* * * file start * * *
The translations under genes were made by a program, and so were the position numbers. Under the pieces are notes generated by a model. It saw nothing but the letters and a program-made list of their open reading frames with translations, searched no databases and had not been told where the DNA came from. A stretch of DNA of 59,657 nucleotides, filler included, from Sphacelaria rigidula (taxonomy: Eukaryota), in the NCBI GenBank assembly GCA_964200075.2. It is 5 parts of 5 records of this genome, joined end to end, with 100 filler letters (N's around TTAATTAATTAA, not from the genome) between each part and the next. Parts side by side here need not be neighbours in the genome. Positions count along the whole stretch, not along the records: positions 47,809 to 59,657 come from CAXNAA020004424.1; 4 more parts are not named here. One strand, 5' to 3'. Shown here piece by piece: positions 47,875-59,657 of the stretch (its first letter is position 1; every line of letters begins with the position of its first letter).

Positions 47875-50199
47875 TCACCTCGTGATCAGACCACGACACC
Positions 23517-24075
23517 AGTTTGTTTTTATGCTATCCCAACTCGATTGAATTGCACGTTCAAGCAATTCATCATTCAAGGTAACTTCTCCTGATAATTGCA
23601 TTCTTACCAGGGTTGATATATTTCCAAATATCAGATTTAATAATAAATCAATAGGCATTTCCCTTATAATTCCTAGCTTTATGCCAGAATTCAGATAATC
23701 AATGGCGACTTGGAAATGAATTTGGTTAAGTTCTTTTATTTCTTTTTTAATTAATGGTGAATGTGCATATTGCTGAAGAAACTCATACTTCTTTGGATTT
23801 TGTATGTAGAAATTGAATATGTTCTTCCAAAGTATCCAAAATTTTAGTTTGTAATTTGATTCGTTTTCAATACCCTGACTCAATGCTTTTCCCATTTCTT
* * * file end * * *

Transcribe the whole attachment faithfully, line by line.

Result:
The translations under genes were made by a program, and so were the position numbers. Under the pieces are notes generated by a model. It saw nothing but the letters and a program-made list of their open reading frames with translations, searched no databases and had not been told where the DNA came from. A stretch of DNA of 59,657 nucleotides, filler included, from Sphacelaria rigidula (taxonomy: Eukaryota), in the NCBI GenBank assembly GCA_964200075.2. It is 5 parts of 5 records of this genome, joined end to end, with 100 filler letters (N's around TTAATTAATTAA, not from the genome) between each part and the next. Parts side by side here need not be neighbours in the genome. Positions count along the whole stretch, not along the records: positions 47,809 to 59,657 come from CAXNAA020004424.1; 4 more parts are not named here. One strand, 5' to 3'. Shown here piece by piece: positions 47,875-59,657 of the stretch (its first letter is position 1; every line of letters begins with the position of its first letter).

Positions 47875-50199
47875 TCACCTCGTGATCAGACCACGACACC
Positions 23517-24075
23517 AGTTTGTTTTTATGCTATCCCAACTCGATTGAATTGCACGTTCAAGCAATTCATCATTCAAGGTAACTTCTCCTGATAATTGCA
23601 TTCTTACCAGGGTTGATATATTTCCAAATATCAGATTTAATAATAAATCAATAGGCATTTCCCTTATAATTCCTAGCTTTATGCCAGAATTCAGATAATC
23701 AATGGCGACTTGGAAATGAATTTGGTTAAGTTCTTTTATTTCTTTTTTAATTAATGGTGAATGTGCATATTGCTGAAGAAACTCATACTTCTTTGGATTT
23801 TGTATGTAGAAATTGAATATGTTCTTCCAAAGTATCCAAAATTTTAGTTTGTAATTTGATTCGTTTTCAATACCCTGACTCAATGCTTTTCCCATTTCTT